Tech ETFs to Buy: First Trust Cloud Computing ETF (SKYY)

Source: ShutterstockCloud computing has been around and growing for more than 20 years now. Thecategory was pioneered by Salesforce (NYSE:CRM), which has become one of theworld’s largest software company with a market capitalization of $180.5billion.Nonetheless, the industry is still in the growth phase. In fact, acording toGartner, the spending on cloud computing technologies is forecasted to go from$266.4 billion in 2020 to $354.6 by 2022.That said, though, CRM stock shares are above $200 right now. Therefore, acheaper way to play this megatrend is the First Trust Cloud Computing ETF,which has $4.53 billion in assets under management. This tech ETF uses the ISECTA Cloud Computing Index, and includes a variety of cloud categories likeSaaS (Software-as-a-Service), PaaS (Platform-as-a-Service) and IaaS(Infrastructure-as-a-Service). Some of the top holdings include Microsoft,Amazon (NASDAQ:AMZN), Alibaba (NYSE:BABA) and Oracle (NYSE:ORCL).Moreover, the SKYY fund also has an expense ratio of 0.60% and the dividendyield is right around 0.2%. So, overall, SKYY could be worth a look as one ofthe top tech ETFs to buy.

Tech startup venture capital funds

The biggest downside to investing in a private company is the lack ofliquidity. Unlike public shares on the stock market, equity in a privatecompany is not something that can traded or easily sold.Another route into the tech startup market identified by the Wall StreetJournal is “invest(ing) in later-stage, but still young, companies throughpublicly traded funds that hold stakes in companies already backed by venturecapitalists.” These venture capital funds allow investors to gain exposure toprivate companies that are not publicly listed. Here are a few: * SuRo Capital (NASDAQ:SSSS), formerly GSV Capital, held Spotify (NYSE:SPOT), Dropbox (NASDAQ:DBX), Lyft (NASDAQ:LYFT) and Snap in its portfolio prior to their respective IPOs. * Founded in 1972, Sequoia Capital (NASDAQ:SEQUX) partners with companies in early and late-growth stages with a focus on the internet, mobile, healthcare, financial and energy sectors. Some of the fund’s most profitable exits include NVIDIA (NASDAQ:NVDA) and Instagram. * Firsthand Technology Value Fund (NASDAQ:SVVC) partners with technology and cleantech companies in various stages of maturity through to IPO or acquisition. In recent years, two of its current portfolio holdings listed on the ASX: Pivotal Systems (ASX:PVS) and Revasum (ASX:RVS).Private venture capital funds also offer investors a way into tech startupspre-IPO, including: * Established in 1965, Greylock Partners focuses on early stage companies in the consumer and enterprise software sector, and was an early investor in Airbnb and Facebook. * Lightspeed Venture Partners supports early and growth-stage startups in the consumer, enterprise, technology and cleantech sectors. The firm was the first outside investor in Snap. * Accel Partners invests in early and growth-stage companies in the consumer software, mobile technology, enterprise software and internet segments. Accel was an early investor in Facebook, CrowdStrike Holdings (NASDAQ:CRWD) and Animoca Brands. * Intel Capital, a corporate venture capital arm of Intel (NASDAQ:INTC), primarily focuses on tech firms in the AI, 5G and communications, software security, IoT and robotics arenas.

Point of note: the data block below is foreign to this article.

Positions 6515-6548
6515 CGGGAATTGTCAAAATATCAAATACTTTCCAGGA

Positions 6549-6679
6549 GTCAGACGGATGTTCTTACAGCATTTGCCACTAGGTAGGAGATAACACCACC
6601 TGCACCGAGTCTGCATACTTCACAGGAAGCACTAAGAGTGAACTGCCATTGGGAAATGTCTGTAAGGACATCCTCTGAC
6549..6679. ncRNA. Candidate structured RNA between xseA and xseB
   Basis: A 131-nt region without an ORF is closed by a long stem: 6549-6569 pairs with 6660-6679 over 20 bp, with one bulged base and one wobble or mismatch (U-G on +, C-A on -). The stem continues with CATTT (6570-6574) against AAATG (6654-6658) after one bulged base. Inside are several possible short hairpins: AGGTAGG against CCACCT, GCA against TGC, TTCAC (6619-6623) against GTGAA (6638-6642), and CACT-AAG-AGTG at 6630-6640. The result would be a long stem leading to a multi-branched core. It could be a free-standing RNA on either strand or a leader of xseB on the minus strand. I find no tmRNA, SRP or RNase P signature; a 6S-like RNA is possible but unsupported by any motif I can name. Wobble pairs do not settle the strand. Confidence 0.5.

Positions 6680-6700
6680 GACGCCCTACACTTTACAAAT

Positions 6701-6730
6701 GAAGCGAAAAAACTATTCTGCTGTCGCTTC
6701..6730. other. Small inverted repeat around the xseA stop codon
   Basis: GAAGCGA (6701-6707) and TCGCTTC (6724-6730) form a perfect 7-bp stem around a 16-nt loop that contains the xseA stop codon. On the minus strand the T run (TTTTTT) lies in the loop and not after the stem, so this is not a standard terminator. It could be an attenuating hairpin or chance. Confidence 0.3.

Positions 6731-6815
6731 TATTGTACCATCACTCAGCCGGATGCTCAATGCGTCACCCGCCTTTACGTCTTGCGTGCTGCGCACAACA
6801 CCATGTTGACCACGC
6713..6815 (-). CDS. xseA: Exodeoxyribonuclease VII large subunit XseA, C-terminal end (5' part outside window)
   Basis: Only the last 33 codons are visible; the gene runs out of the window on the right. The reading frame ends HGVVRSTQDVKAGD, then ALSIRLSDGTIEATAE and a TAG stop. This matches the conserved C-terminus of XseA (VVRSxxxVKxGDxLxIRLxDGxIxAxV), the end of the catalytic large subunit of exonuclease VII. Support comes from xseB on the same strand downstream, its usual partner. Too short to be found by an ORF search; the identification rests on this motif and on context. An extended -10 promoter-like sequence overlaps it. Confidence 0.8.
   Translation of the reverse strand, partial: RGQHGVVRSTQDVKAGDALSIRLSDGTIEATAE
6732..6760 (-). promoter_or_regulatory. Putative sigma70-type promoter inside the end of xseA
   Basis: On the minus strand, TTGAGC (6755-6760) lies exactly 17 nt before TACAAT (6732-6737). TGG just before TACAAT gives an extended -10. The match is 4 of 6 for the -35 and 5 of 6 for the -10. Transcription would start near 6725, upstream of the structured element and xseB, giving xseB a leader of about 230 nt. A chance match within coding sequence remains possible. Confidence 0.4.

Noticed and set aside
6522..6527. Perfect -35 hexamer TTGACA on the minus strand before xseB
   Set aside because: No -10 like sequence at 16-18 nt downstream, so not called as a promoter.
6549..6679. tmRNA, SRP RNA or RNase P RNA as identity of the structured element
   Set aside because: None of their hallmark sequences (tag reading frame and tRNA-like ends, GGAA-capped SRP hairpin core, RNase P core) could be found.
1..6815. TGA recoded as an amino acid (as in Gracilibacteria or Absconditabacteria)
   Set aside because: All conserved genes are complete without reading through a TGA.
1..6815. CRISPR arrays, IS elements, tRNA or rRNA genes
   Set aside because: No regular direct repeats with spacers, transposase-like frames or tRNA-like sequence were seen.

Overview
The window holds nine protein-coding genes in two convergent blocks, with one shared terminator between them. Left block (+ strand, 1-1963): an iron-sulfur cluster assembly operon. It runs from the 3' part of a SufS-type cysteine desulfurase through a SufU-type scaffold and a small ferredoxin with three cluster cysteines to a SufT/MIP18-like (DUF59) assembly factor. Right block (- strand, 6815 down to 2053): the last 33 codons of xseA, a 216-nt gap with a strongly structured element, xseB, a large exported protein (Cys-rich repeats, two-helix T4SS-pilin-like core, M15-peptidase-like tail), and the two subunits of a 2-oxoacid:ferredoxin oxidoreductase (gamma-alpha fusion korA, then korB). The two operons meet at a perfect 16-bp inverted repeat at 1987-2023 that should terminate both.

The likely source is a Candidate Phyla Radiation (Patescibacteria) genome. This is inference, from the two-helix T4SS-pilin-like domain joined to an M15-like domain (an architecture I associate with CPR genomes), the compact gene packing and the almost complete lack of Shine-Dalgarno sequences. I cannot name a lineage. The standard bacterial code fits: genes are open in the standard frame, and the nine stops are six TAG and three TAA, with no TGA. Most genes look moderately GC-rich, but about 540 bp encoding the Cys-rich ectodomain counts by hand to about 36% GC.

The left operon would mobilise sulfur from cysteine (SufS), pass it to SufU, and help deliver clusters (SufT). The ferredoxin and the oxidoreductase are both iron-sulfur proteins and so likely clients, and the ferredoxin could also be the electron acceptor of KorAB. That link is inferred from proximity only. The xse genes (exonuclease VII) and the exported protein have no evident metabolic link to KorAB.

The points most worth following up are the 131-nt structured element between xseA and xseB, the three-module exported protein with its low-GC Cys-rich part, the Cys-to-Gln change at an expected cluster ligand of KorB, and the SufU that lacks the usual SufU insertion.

Tech startup exchange-traded funds